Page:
The AWS Data Ecosystem Grand Tour - Data Lakes

Written by Alex Rasmussen on January 9, 2020

This article is part of a series. Here are the rest of the articles in that series:

Data lakes aren't usually this tranquil.
(Photo by Tom Gainor on Unsplash)

Despite their long history and wide adoption, data warehouses have some problems. They're expensive, and getting data into them often requires extracting data from various (sometimes non-relational) sources, storing it in some temporary staging area, massaging it into an appropriately relational form, and carefully loading it into the warehouse. This ETL (extract/transform/load) process is often expensive, slow, and time-consuming to maintain. These problems have been exacerbated in the last ten years or so as the volumes of data that organizations have to manage and analyze becomes increasingly large and diverse.

Another way to provide a centralized source of an organization's data is to build a data lake. At its most basic, a data lake is just a place where a large collection of curated datasets can be stored, typically as a bunch of files. Unlike data warehouses, data lakes don't tend to impose any kind of structure (relational or otherwise) on the data they store, which allows for heterogeneously structured or unstructured data to live alongside highly structured data in the same storage system. This flexibility also makes the extract and load parts of ETL easier to do, since you could just copy data into the data lake from wherever the data originated without doing any transformation at all if you wanted to1. In an ideal world, this means that it's easy for anyone in your organization to contribute curated datasets to a central location that can then be easily and flexibly re-used by your whole organization.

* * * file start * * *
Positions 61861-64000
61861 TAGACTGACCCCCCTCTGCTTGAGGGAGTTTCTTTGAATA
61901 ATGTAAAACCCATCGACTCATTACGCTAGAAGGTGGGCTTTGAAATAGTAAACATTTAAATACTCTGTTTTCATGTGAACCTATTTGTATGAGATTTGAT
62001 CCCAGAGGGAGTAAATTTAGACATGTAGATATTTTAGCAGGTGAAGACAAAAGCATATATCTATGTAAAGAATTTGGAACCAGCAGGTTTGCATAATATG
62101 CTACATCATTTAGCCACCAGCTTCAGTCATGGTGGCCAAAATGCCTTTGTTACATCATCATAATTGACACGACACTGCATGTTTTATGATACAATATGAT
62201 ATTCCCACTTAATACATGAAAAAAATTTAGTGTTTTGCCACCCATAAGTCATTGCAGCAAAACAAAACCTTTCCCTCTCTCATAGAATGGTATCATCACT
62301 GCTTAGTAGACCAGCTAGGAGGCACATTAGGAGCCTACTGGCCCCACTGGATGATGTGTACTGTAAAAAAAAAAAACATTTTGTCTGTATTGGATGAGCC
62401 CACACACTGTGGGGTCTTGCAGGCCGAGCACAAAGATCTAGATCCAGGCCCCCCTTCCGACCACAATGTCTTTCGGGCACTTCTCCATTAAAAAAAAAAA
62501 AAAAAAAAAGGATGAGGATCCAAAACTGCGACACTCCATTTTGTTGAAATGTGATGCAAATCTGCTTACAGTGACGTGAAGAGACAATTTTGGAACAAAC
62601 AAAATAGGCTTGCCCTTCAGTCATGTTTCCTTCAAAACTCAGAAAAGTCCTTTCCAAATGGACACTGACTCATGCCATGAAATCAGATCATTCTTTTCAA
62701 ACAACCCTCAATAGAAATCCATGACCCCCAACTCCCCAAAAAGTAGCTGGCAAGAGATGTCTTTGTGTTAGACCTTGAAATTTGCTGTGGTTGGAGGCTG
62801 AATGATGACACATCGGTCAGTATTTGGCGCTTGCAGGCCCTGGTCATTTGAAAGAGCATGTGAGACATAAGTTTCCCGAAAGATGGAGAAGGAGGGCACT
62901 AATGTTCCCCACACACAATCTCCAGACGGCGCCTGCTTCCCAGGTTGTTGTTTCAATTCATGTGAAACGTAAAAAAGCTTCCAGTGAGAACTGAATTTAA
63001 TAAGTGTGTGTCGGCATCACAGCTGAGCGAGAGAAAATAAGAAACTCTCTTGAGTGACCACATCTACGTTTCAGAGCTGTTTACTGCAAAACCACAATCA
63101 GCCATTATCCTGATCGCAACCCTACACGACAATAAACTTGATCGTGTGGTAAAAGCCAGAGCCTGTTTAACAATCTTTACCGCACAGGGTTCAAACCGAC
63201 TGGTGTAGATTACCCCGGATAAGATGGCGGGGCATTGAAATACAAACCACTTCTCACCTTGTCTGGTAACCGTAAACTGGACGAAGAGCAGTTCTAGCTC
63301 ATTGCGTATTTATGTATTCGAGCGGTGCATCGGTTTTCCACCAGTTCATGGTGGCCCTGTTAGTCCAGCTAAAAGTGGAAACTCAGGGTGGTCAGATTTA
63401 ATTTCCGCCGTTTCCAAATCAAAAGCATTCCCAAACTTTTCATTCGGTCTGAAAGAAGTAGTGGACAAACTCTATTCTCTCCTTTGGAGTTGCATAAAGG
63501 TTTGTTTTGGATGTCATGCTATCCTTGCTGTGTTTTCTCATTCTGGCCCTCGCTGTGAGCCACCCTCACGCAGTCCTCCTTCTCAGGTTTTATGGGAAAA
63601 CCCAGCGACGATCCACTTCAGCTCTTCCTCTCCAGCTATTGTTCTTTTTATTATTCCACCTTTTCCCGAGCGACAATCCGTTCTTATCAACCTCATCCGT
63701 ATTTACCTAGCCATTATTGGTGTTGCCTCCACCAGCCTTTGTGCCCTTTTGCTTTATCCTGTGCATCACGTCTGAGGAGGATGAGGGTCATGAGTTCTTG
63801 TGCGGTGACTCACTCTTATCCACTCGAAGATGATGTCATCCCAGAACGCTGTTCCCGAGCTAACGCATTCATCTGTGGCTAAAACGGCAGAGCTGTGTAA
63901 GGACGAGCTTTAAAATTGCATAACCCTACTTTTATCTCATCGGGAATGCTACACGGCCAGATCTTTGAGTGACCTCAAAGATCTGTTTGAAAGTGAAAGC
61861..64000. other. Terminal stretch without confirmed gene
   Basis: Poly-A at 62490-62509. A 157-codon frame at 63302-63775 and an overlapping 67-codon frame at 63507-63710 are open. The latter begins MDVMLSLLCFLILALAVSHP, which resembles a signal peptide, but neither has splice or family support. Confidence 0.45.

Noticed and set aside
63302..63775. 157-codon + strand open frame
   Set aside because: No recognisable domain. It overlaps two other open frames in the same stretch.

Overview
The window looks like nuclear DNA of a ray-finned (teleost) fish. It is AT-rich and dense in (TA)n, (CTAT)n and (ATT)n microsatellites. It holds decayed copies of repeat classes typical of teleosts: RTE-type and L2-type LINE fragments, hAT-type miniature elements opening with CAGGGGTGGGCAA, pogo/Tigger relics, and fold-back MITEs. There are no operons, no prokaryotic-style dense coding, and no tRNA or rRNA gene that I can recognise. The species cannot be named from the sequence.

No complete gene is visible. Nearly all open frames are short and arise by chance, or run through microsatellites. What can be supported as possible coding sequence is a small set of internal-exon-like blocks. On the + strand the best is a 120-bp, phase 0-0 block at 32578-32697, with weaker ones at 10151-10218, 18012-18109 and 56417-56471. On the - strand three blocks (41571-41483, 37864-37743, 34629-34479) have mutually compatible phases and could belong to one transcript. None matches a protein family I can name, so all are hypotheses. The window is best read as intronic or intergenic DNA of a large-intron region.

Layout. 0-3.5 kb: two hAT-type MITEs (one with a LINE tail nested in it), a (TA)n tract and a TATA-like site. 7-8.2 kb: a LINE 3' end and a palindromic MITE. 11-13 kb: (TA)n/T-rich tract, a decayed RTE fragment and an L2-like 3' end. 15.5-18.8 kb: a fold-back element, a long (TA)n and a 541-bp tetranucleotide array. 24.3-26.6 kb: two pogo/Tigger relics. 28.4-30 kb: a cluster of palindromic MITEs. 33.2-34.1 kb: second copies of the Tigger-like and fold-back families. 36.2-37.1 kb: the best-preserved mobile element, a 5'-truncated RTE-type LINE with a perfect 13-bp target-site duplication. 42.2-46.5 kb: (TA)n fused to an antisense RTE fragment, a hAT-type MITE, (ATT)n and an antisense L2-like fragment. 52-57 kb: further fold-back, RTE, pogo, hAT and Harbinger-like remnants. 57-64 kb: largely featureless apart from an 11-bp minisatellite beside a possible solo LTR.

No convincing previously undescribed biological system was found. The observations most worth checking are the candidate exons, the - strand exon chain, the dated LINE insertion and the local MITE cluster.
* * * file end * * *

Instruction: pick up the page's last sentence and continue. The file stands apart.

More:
The benefits of a data lake come with their associated drawbacks, of course. The flexibility and heterogeneity that the data lake allows makes querying its data more difficult than it would be in a data warehouse. In particular, the location and schema of a particular dataset in the data lake is much harder to discover. The ease of ingestion in a data lake also poses problems for data quality and governance. If everyone is allowed to load data into the data lake willy-nilly, it's possible for the data lake to quickly become an uncurated, insecure, disorganized mess. This process is sometimes jokingly referred to as building a data swamp.

To overcome some of these deficiencies, you want to have some way of identifying what data is in the data lake, where that data is, and how that data is structured, if it's structured at all. You'll also want to make ingestion from other kinds of data stores into the data lake as easy and standardized as you can to avoid building a bunch of bespoke ETL scripts yourself, and you'll want to enforce some sensible access control policy to keep the data in the lake secure. Any data lake management solution worth its salt will have solutions for most or all of these issues. AWS Lake Formation, AWS's data lake management solution, is no exception.

Lake Formation manages data lakes stored in S3 buckets. Its APIs provide the only means of accessing data in the data lake, which allows Lake Formation to centrally enforce access control and reformat and re-partition the lake's data behind the scenes. Most of Lake Formation's other features are actually provided by another AWS service called AWS Glue, so we'll spend most of this article talking about AWS Glue's functionality.